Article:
Self-Validating Intimacy: North Carolina Psychologist Breaks New Ground in an Exclusive Interview with Rosen Law Firm about Staying Happily Married

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Research suggests that millions of Americans are in danger of losing the “spark” in their relationships, and most people believe there's nothing they can do to keep the flame alive. In an exclusive interview with Rosen Law Firm’s Anna Riley, psychologist David Aspenson says there is—and his suggestions may surprise you.

Stay Happily Married contains a series of informational podcasts by North Carolina divorce lawyer Lee Rosen.
It's not always about what your partner is doing for you; often, it's what you and your partner find in yourselves and bring together as a new "whole."

Accepting what’s called “self-validating intimacy” is key to ensuring the fire in your relationship stays kindled, according to Dr. David Aspenson, in an exclusive interview with Anna Riley of Rosen Law Firm. Aspenson, a North Carolina psychologist who helps couples create and maintain healthy marriages, says that self-validating intimacy and passion of all kinds—not just intimate—are part of an overall recipe for success.

“To say that we’re passionate about something just means that it’s something that matters to us very deeply… So a passionate relationship is a kind of living organism. It’s an ongoing experience of vitality and the authentic intimacy that provides the real juice of a relationship,” Aspenson said in his interview, which was part of a weekly series of marriage self-help podcasts on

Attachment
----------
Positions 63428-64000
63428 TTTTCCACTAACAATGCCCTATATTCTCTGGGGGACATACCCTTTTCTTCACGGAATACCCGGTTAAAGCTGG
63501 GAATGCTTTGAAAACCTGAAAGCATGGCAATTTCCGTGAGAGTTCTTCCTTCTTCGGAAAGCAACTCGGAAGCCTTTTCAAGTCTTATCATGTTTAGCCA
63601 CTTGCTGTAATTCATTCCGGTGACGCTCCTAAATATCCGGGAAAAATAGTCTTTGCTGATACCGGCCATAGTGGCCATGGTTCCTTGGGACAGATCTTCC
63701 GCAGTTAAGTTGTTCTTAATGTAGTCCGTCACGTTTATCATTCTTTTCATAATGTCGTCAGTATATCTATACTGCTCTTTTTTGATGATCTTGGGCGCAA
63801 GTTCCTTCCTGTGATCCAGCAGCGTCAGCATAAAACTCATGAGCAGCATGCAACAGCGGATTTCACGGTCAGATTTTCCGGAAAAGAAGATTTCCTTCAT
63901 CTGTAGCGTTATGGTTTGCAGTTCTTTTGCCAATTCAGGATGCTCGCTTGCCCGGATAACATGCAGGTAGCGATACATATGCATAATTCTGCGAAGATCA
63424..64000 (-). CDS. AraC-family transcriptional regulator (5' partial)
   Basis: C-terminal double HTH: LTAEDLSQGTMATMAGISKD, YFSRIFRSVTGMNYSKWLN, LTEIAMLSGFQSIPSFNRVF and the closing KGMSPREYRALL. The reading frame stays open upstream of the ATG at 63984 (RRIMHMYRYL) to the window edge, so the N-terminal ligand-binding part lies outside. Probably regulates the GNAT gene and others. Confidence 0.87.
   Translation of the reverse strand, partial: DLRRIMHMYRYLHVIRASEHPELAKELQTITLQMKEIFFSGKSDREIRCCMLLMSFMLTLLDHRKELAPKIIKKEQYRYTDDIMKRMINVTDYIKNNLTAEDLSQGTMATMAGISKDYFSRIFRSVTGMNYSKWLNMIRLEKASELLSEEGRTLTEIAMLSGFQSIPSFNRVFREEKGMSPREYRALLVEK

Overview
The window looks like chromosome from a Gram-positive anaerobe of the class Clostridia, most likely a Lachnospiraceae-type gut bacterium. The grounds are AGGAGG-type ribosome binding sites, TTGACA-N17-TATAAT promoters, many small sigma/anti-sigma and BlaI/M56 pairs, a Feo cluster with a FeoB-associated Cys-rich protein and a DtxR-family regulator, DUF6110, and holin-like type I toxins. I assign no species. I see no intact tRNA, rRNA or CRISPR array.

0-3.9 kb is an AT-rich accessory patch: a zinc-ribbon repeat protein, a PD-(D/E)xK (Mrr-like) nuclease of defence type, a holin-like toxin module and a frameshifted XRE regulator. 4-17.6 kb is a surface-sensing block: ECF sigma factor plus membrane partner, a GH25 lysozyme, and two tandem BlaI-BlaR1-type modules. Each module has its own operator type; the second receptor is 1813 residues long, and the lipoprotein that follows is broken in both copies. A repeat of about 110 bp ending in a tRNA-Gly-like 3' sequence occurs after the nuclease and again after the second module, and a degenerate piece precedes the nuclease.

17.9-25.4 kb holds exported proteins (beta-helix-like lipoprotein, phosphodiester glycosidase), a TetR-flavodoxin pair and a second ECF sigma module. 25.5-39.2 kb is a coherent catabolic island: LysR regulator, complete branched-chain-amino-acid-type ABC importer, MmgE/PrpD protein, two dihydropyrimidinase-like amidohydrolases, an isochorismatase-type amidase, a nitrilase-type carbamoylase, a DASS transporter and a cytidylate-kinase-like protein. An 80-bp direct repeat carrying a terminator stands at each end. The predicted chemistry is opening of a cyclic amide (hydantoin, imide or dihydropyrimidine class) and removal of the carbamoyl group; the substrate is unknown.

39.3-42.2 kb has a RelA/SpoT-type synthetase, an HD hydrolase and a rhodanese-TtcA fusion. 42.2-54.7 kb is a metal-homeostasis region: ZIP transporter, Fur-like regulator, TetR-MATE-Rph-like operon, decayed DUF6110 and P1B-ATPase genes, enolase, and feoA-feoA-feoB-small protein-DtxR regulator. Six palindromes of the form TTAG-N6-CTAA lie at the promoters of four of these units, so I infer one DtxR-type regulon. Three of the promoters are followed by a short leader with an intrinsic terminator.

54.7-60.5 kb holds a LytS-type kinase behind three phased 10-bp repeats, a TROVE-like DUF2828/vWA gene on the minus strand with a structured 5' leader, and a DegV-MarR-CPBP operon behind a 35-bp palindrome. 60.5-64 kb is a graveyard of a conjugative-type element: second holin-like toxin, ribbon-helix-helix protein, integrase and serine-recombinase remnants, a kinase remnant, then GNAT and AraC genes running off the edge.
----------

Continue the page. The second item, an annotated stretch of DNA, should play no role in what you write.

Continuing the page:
A lack of passion in any arena can wear couples down over time, and some relationships deteriorate faster than others. Aspenson recommends couples look within and take active steps to change things before they end up talking to a North Carolina divorce lawyer. He also suggests that self-validating intimacy is crucial to maintaining a truly healthy relationship.

“What’s required for the long-term is the ability to say, ‘I’m just going to, in a sense, give myself to you. I’m going to tell you my truth; I’m going to bring my own precious vulnerability into this connection. And I’m going to take care of myself at the same time.’ In other words, I’m not really demanding that you make that okay for me,” said Aspenson.

Studies show that most people expect reciprocal validation, which is a far cry from self-validating intimacy. It’s not always about what your partner is doing for you; often, it’s what you and your partner find in yourselves and bring together as a new “whole.” Although it’s a new term, self-validating intimacy is an old concept that’s helped many marriages survive over several decades.

Aspenson’s full interview is available at, which airs weekly podcasts dedicated to helping couples who are thinking about divorce. Local and national professionals come together with Rosen Law Firm’s lawyers to discuss hot topics facing couples today. Recent podcasts include “Hallmark Who? Making Your Valentine’s Day Unique” and “Relationship Resolutions.”

About Rosen Law Firm

With offices in Charlotte, Raleigh and Chapel Hill, Rosen Law Firm works with clients all over North Carolina to resolve issues involving property distribution, alimony and child custody. The firm’s attorneys handle separation agreements, absolute divorce and more; they also provide clients with the tools they need to file for divorce on their own. Each divorce lawyer with the firm uses cutting-edge technology to stay accessible to clients and efficiently manage cases.

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